A unique remediation/risk management strategy was used for the Brownfields redevelopment of a former smelter and battery recycling facility, Northwest Smelting and Refining, located in Winnipeg, Manitoba.
Historically, the northern portion of the site was used as a waste disposal area for battery casings and metal debris. Metal-impacted soil was found to be at hazardous levels across the site. A remedial options analysis was completed. The recommended remedial option included designing an engineered granular cap on the northern portion of the site to cover hazardous material in that area, where metal impacts and debris already existed, and excavating and placing metal-impacted soils from the rest of the site below it.
The work program included the preparation of technical specifications for site remediation; contract development and preparation; remediation plan (RP) development; development and implementation; preparation of closure documentation including construction supervision and soil screening using an X-ray Fluorescence Analyzer; closure sampling; and contract administration services. Dillon also applied for, and obtained, a City of Winnipeg permit for land development and site drainage works prior to site remediation. A human health and ecological risk assessment was prepared to establish site-speciﬁc remediation criteria and to demonstrate that the proposed remedial strategy addressed the exposure pathways/risk for the site.
Challenges included the discovery of a former operation consisting of four kilns with associated additional metal-impacted soil below the former building foundations. Previous studies of the property suggested that it was not likely that impacts would be encountered below the former building foundations; however, this was not the case. The soils below the foundation were found to have elevated levels of metals requiring removal. To accommodate the increase in impacted material, the engineered cap design was enlarged and raised.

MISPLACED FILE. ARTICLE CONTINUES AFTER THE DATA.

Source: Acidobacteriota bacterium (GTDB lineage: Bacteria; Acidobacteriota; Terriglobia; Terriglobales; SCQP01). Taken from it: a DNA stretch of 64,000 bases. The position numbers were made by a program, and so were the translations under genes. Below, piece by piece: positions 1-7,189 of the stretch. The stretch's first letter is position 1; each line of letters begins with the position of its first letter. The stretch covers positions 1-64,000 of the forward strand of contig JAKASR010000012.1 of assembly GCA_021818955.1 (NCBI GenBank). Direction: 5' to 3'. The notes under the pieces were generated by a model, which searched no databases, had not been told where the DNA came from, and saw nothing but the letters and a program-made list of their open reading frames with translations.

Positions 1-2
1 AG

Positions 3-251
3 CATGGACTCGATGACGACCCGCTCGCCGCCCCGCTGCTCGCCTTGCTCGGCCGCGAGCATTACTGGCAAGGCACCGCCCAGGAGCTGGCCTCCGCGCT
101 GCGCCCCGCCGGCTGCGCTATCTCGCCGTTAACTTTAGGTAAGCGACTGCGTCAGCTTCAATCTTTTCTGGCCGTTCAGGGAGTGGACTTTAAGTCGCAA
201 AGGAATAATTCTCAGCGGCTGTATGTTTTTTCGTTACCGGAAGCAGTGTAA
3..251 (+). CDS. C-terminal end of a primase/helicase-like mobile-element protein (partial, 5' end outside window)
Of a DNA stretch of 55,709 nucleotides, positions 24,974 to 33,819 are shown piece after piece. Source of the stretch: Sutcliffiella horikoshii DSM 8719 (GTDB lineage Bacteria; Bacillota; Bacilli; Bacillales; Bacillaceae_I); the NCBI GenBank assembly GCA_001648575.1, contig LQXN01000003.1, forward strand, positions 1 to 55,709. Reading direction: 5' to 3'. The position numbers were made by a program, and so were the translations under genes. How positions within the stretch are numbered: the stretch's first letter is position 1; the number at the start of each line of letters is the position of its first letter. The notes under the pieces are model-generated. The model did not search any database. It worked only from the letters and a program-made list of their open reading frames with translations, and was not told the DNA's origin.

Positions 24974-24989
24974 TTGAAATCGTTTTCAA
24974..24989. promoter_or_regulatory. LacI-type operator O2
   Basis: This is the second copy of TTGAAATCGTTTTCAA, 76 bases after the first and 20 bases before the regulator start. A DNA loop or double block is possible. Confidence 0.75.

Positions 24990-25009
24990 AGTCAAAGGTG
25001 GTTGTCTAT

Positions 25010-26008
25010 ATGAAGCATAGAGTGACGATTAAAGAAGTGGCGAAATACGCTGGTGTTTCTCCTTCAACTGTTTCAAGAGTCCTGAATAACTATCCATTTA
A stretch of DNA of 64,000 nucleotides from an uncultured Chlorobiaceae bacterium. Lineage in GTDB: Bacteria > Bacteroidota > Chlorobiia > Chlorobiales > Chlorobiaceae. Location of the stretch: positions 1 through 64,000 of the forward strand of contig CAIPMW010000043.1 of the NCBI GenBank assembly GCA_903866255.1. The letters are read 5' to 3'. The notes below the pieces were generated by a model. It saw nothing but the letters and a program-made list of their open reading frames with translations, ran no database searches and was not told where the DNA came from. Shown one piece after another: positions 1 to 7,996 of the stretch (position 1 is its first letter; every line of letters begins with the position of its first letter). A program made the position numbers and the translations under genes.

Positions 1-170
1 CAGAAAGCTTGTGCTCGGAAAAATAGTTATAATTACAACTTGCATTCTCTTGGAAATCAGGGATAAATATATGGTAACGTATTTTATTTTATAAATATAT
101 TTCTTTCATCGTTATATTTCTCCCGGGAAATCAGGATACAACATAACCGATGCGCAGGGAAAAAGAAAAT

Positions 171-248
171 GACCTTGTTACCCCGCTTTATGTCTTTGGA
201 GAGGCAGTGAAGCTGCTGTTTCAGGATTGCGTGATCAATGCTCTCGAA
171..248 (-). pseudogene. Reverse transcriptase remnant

Approximately 8,500 m3 of impacted soil was removed from the southern portion of site through excavation and relocated beneath the engineered cap on the northern portion of the site. Approximately 500 m3 of hazardous granular material was removed from the site.
In addition to having substantially more impacted soil than anticipated that required additional effort and time by both the contractor and Dillon, the original project scope was also increased as the owner requested that Dillon also facilitate receiving a city permit for the project. Although both items increased the fees and overall project cost, the objectives of the RP were achieved. A closure letter was received from Manitoba Sustainable Development which cleared the contaminated site designation.
The southern section of the site is now suitable to be redeveloped as an industrial/commercial area. The northern portion of the site is designed for use as a storage area (e.g., parking lot, material storage).